Not content to let Microsoft’s Surface dominate any market for Windows tablets, Nokia is reportedly prepping a Windows RT tablet for release early next year. But according to The Verge, the similarities between Surface and Nokia’s rumored device aren’t limited to Windows running on a touch-screen: the Finnish device-maker plans on releasing a “special cover” that doubles as a keyboard and kickstand.
“Nokia has also built a battery into the cover that can be used to power the tablet once it runs low on energy,” read the publication’s Dec. 24 posting, which drew its information from the always-popular unnamed sources. “Two USB ports on the case will also provide additional connectivity. We understand that the main tablet will have a 10-hour capacity with fast charging that boosts the battery capacity to 50 percent in a short period of time.”
Nokia, of course, isn’t commenting on any rumors.
Microsoft has focused on the optional keyboard-cover as a key selling point for Surface, its flagship Windows tablet. Advertisements emphasize clicking tablet and cover together to create an ultra-portable laptop. Surface represents a huge gamble for Microsoft: should it fail to earn an audience, the resulting fallout could hobble the company’s ambitions to build more of its devices in-house, as opposed to relying on its hardware partners—and that, in turn, could wreck CEO Steve Ballmer’s plan to reorient Microsoft into more of a “devices and services company.”
Surface’s success or failure won’t rest on that keyboard, but whether Microsoft can sell the device to multiple demographics: not only the consumers who made the iPad and the Kindle Fire such a hit, but also businesses that want to give their employees a touch-screen that runs Windows. It’s an open question whether Microsoft’s decision to ship Windows RT, a version of Windows 8 built to run on the ARM chip architecture that powers much of the tablet market, will ultimately harm its attempts; While Windows RT looks virtually identical to the x86-based Windows 8, it can’t run Windows legacy software, something that could anger any customers who thought they were buying a “full” Windows device.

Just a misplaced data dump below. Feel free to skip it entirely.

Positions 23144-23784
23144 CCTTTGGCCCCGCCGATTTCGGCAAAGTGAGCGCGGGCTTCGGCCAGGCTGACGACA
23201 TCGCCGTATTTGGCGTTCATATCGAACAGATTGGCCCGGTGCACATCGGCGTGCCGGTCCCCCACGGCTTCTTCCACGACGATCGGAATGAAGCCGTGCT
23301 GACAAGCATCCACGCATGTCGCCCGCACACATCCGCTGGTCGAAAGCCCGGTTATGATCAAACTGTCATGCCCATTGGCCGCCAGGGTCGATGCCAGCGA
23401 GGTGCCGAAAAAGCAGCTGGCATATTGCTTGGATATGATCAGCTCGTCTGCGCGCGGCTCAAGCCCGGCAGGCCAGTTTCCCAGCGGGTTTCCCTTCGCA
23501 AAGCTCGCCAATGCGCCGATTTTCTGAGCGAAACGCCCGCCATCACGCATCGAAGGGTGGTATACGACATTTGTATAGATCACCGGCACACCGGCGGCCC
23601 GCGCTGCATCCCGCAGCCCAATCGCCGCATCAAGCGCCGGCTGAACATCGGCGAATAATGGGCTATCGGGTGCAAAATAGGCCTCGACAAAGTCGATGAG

Surface’s flexible keyboard is part of that strategy of appealing to all demographics. You can imagine the meeting where some developer or manager first tossed out the idea: “With a keyboard, we’ll get all those users who want to do lots of heavy-duty work on a tablet!” But Apple has managed to sell tens of millions of iPads without pairing that device with a flexible keyboard; and with early Surface sales apparently “modest,” it’s questionable whether an optional accessory (no matter how useful) can prove the necessary element to make any device a runaway bestseller.
Nonetheless, if The Verge report holds true, Nokia is prepared to head down the same road as Surface. The rumor-mill might be focused on the keyboard, but it’s other things—including a sizable app store and solid hardware—that will ultimately determine whether such a tablet enjoys some success on the open market.